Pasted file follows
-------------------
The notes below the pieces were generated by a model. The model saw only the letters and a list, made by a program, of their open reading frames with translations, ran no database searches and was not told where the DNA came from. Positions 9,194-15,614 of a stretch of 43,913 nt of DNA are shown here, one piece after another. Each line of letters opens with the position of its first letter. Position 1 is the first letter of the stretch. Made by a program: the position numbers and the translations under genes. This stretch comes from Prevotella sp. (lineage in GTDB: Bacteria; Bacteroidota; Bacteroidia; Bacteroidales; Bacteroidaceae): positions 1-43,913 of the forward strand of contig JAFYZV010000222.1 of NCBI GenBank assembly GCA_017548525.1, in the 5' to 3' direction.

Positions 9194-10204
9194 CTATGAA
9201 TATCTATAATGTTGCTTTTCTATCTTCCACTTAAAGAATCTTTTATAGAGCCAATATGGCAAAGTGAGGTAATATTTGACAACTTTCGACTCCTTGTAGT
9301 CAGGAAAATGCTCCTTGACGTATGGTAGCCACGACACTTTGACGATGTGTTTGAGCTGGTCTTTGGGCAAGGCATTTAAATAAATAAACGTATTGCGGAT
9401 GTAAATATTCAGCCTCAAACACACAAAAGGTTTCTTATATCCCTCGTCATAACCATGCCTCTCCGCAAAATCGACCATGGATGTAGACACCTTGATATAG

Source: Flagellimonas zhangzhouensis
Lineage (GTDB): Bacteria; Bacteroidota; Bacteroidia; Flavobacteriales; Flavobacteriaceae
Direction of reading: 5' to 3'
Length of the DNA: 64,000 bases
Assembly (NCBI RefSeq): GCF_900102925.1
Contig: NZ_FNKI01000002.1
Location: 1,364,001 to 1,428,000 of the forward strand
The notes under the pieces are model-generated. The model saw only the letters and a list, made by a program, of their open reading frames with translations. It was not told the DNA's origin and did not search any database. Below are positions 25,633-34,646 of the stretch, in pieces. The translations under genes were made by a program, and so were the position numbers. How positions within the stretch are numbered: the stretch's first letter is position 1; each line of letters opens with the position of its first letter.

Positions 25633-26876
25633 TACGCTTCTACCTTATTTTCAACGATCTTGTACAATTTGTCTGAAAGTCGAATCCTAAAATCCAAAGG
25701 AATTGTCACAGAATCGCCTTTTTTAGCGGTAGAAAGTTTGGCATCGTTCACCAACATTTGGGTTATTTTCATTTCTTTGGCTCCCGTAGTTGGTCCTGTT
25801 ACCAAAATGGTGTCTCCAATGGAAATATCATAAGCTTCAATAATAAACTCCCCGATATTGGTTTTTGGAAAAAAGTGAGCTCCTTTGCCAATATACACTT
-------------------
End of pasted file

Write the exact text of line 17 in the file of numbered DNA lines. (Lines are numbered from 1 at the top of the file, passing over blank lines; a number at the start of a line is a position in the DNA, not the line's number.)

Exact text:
25701 AATTGTCACAGAATCGCCTTTTTTAGCGGTAGAAAGTTTGGCATCGTTCACCAACATTTGGGTTATTTTCATTTCTTTGGCTCCCGTAGTTGGTCCTGTT